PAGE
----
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Between the Lines

October 18, 2004

Covering lies

As I've noted before, the conventions of journalism favor liars. This is a particularly troubling problem in political campaigns, where the stakes are substantial. If both sides are lying more or less equally, then it's kind of a wash even though the pols certainly are doing the public no favors. You report what they say, you compare that with the facts and move on. But when one side raises dishonesty to the level of a science, then it becomes difficult for newsies to let their audience know what's really happening. You wind up with stories that try to be "balanced" even though one side is doing 75 percent of the lying. When that happens, standards that work most of the rest of the time are no longer effective.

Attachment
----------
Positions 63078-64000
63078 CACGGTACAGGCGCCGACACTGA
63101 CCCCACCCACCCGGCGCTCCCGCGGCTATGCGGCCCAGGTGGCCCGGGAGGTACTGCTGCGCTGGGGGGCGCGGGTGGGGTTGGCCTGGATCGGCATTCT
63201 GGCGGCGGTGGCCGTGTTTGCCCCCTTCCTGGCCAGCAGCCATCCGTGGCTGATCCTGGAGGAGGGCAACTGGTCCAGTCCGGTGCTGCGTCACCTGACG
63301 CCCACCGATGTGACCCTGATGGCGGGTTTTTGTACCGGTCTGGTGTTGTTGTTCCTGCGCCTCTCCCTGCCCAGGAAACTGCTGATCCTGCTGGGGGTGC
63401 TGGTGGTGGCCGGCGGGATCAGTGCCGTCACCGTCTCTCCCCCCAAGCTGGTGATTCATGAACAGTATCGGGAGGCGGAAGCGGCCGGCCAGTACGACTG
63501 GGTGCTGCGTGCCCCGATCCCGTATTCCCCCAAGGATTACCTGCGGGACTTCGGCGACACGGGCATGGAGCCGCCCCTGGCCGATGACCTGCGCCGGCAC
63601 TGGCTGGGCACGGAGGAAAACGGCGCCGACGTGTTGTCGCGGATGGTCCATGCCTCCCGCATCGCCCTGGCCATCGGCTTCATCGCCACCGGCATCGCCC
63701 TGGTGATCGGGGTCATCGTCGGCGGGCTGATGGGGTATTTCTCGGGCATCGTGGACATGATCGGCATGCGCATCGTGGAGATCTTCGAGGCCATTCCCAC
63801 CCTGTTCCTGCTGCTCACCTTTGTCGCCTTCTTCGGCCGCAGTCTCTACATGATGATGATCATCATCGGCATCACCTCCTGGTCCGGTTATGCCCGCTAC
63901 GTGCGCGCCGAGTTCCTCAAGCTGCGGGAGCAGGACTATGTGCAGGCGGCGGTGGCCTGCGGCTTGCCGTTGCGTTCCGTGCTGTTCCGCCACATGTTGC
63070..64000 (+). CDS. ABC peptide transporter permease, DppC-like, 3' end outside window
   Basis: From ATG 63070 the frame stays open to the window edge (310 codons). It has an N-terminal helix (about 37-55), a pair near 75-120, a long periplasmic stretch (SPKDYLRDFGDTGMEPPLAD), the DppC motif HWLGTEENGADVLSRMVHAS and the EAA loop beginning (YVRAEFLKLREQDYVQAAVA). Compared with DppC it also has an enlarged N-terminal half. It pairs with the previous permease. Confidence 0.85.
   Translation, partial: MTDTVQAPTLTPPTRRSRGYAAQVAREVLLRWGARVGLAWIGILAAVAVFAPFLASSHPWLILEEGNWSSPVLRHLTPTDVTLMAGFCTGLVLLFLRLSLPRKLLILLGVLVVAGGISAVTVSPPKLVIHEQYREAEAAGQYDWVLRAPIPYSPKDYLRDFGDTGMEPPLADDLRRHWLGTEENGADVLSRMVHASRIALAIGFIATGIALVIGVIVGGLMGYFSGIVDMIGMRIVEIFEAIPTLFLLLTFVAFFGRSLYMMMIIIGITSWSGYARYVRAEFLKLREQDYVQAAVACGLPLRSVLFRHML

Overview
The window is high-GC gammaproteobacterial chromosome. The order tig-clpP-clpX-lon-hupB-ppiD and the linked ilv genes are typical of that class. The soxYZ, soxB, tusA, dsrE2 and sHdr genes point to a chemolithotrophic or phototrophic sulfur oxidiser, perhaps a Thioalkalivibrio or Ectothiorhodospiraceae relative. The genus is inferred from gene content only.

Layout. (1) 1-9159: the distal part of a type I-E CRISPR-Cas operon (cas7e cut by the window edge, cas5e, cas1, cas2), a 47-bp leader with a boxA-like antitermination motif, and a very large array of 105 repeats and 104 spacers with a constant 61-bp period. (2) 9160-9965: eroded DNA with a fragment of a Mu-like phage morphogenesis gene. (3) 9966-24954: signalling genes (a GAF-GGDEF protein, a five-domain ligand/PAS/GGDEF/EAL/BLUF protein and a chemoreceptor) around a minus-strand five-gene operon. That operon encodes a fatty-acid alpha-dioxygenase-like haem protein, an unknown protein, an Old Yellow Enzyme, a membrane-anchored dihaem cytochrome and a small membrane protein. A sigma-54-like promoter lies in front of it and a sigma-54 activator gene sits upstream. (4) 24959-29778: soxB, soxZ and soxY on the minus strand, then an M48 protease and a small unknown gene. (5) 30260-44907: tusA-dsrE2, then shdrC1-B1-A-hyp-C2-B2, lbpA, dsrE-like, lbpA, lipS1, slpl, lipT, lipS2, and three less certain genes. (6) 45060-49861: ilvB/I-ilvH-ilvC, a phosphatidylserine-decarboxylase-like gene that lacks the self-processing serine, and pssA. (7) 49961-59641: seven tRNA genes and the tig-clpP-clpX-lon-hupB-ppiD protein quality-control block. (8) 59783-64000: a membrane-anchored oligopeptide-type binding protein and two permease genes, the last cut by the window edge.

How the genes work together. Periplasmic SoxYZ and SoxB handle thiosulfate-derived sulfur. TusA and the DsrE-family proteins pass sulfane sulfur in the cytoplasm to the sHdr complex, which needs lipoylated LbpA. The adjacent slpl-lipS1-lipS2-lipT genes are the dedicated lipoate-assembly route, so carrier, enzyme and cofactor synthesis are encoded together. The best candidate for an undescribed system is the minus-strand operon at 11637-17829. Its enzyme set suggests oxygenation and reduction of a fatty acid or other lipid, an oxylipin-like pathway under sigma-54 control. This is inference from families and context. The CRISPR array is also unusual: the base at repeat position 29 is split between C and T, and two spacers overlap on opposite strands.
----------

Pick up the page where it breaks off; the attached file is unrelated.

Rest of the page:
The Washington Post ombudsman, Michael Getler, addresses the issue here:

aside from catching mistakes, several readers have also complained that the paper has presented these stories in such a "balanced" fashion that it has diminished the weight of the assessments. More frequently than not, they contend, this has benefited Bush and Vice President Cheney. These charges undoubtedly have a partisan edge to them. But that doesn't mean they are wrong, or that it couldn't go the other way politically as well. It does mean, in my view, that news organizations need to look hard and fast at whether they are truly "leveling with the reader."

Read it all.

Then consider this morsel from a post by blogger Josh Marshall. The speaker is an unidentified top administration official:

"We're an empire now, and when we act, we create our own reality. And while you're studying that reality -- judiciously, as you will -- we'll act again, creating other new realities, which you can study too, and that's how things will sort out. We're history's actors . . . and you, all of you, will be left to just study what we do."

Here in the "reality-based world" that most of us inhabit, the result is wars of choice abroad and what blogger Matt Yglesias calls "The Putinization of American life" at home.

Posted by tbrown at 10:38 AM




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